MOSCOW – Vladimir Potanin is determined to start talks on cutting dividends at MMC Norilsk Nickel, even though management upheaval at the miner’s other key shareholder United Co. Rusal makes the outcome uncertain.
“The company has big plans,” Potanin, Nornickel’s biggest shareholder and CEO, said in an interview in Moscow. “Given the need for investment, the dividend should be revised downward.”
Nornickel shares dropped 3.5% as of 10:19 a.m. in Moscow, paring this year’s gain to 5.8%.
Arguments over the dividend have been central to a years-long feud between Potanin and Oleg Deripaska’s Rusal, which uses the payouts to service its debt. While Potanin would like to invest part of the dividends in boosting Nornickel’s output of palladium and other metals, he must first renegotiate the payout formula with Rusal. Otherwise, it can only be changed when the current accord expires in 2023.
Potanin’s task has been complicated by the US Treasury deal at the end of January, which not only lifted sanctions on Rusal, but cut Deripaska’s influence over the aluminum giant. Now, there are questions over who is making strategic decisions at Rusal, leaving Potanin with nobody to discuss dividends with, he said.
“When for one or another reason the owners of an enterprise are taken away from running the business, this always affects the quality of management,” Potanin said. “For Rusal, like no other company, the loss of the owner’s influence is a managerial shock.”
All decisions in relation to the Nornickel investment are being made by Rusal’s board, the aluminum company’s press service said in an email.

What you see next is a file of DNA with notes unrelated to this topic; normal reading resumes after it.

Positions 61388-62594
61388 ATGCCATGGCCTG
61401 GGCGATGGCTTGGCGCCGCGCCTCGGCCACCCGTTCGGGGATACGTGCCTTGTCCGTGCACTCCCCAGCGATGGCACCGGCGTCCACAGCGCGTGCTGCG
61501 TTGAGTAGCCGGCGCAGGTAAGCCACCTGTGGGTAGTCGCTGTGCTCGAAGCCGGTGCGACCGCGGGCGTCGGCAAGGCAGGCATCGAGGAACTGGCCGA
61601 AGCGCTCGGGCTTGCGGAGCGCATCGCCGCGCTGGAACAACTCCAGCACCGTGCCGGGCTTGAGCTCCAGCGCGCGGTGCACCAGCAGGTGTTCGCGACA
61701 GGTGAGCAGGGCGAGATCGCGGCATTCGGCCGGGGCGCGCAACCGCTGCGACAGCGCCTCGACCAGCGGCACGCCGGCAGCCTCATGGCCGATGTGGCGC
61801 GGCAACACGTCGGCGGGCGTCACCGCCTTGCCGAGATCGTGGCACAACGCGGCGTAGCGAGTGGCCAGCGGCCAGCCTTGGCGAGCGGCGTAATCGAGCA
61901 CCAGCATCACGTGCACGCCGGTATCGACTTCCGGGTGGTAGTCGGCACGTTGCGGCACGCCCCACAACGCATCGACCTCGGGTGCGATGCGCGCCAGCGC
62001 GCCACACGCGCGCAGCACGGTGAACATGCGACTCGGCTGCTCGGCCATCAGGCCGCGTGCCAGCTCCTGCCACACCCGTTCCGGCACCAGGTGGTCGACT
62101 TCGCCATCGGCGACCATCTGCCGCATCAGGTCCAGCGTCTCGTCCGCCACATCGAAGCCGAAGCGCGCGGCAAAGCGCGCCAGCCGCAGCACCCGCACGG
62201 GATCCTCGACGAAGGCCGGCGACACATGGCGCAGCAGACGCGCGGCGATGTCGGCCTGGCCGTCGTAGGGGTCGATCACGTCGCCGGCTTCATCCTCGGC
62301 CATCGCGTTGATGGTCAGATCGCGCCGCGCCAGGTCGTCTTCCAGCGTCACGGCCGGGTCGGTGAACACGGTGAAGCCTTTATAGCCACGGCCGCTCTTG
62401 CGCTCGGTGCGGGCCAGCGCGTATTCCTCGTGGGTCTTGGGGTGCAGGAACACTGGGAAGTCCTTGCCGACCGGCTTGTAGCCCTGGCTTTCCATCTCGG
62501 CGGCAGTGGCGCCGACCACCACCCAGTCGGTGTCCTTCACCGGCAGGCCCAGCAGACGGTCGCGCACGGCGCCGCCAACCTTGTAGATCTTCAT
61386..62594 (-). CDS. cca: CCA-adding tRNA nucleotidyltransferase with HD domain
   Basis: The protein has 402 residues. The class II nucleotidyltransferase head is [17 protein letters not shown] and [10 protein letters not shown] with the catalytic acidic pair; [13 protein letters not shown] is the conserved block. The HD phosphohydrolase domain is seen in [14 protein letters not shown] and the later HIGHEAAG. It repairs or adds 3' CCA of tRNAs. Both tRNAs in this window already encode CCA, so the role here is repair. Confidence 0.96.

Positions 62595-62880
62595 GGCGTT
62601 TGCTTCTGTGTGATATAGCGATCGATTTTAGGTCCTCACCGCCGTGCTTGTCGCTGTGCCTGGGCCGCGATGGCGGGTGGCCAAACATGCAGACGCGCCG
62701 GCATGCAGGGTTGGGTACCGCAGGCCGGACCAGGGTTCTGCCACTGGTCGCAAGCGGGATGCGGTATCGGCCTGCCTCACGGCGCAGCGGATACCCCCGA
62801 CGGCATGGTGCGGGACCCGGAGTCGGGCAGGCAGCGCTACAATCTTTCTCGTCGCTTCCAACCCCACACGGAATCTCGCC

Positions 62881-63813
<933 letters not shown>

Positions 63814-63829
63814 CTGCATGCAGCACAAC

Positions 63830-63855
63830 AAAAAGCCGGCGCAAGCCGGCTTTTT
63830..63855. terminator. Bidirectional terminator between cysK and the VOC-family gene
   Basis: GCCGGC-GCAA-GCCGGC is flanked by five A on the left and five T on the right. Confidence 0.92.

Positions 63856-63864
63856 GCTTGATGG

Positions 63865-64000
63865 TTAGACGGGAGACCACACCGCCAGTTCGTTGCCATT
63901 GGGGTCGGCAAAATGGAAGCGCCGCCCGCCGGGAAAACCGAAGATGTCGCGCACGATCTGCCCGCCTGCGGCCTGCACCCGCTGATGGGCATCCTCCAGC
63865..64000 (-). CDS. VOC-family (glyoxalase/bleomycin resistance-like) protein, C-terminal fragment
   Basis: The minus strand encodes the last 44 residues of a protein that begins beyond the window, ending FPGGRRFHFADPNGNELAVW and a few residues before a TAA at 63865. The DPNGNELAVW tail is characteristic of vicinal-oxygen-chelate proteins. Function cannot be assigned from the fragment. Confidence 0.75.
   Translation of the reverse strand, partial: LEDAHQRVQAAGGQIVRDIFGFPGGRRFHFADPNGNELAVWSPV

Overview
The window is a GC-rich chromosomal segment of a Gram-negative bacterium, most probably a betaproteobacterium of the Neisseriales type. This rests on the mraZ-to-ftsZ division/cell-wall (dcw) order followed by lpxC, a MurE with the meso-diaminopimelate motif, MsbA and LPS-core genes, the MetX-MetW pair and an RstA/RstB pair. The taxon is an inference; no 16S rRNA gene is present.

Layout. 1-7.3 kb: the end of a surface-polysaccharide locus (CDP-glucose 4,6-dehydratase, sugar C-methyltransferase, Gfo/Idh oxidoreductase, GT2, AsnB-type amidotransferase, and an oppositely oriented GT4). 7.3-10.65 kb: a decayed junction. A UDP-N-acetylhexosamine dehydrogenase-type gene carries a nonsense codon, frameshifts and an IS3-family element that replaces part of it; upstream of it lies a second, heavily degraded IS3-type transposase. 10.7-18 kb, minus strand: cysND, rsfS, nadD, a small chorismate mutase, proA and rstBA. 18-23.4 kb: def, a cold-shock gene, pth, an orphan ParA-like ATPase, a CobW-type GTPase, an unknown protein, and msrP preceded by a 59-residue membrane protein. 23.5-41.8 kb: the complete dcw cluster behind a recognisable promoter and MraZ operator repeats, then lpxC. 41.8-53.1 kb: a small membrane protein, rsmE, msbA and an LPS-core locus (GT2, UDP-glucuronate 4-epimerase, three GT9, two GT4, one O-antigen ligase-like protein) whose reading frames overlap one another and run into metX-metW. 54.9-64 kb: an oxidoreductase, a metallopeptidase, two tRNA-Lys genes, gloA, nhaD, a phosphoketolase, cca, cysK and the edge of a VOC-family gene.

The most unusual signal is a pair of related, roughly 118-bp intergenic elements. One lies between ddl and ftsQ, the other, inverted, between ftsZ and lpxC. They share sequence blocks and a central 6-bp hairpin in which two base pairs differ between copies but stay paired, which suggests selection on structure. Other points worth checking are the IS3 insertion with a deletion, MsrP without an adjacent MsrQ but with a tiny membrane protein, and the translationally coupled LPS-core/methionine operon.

Potanin’s 34.5 stake in Nornickel made him Russia’s richest man this year, with a $21.6-billion fortune, according to Bloomberg Billionaires Indexes. The miner’s shares rose more than 33% in the past year as palladium climbed to a record and nickel demand strengthened with the growth in batteries for electric cars.
While Nornickel has paid out about 394-billion ruble in dividends over the past three years, it’s difficult to find better uses for that cash than investments in the miner itself, said Potanin.
"Nornickel is the only platform in which I am able to invest millions of dollars,” he said, adding that none of his other assets have the same potential.
Nornickel’s plans to boost output of metals, including palladium, will require annual investments of $2.3-billion to $2.6-billion through 2022.
Potanin has used some of his payouts to buy more Nornickel shares in the market, but he said he doesn’t plan to bid for Rusal’s 28% holding. Under a shareholder agreement, it could only be acquired through a so-called shoot out option -- a duel between the two investors that would have seen the winner pay a premium for the other’s shares.
With Nornickel trading close to a record high, Potanin’s partners in the miner -- a group led by billionaire Roman Abramovich -- sold a 1.7% stake to the market this month.
That increased the free float of Nornickel shares, but retained Abramovich’s status as mediator between Rusal and Potanin under the shareholder accord, Potanin said. This group could sell a further 0.5% of Nornickel at a later stage, but a deal on its remaining 4 percent stake is “not possible now” due to a London court ruling last year, Potanin said.
Abramovich’s spokesman didn’t immediately respond to a request for comment.
Other Potanin Investments Interros has $1-billion of assets on top of Nornickel, according to Potanin, but those projects can’t match the miner’s returns. The tycoon also has about $1 billion invested in fixed-income securities. About $500-million is invested into private equity in different countries.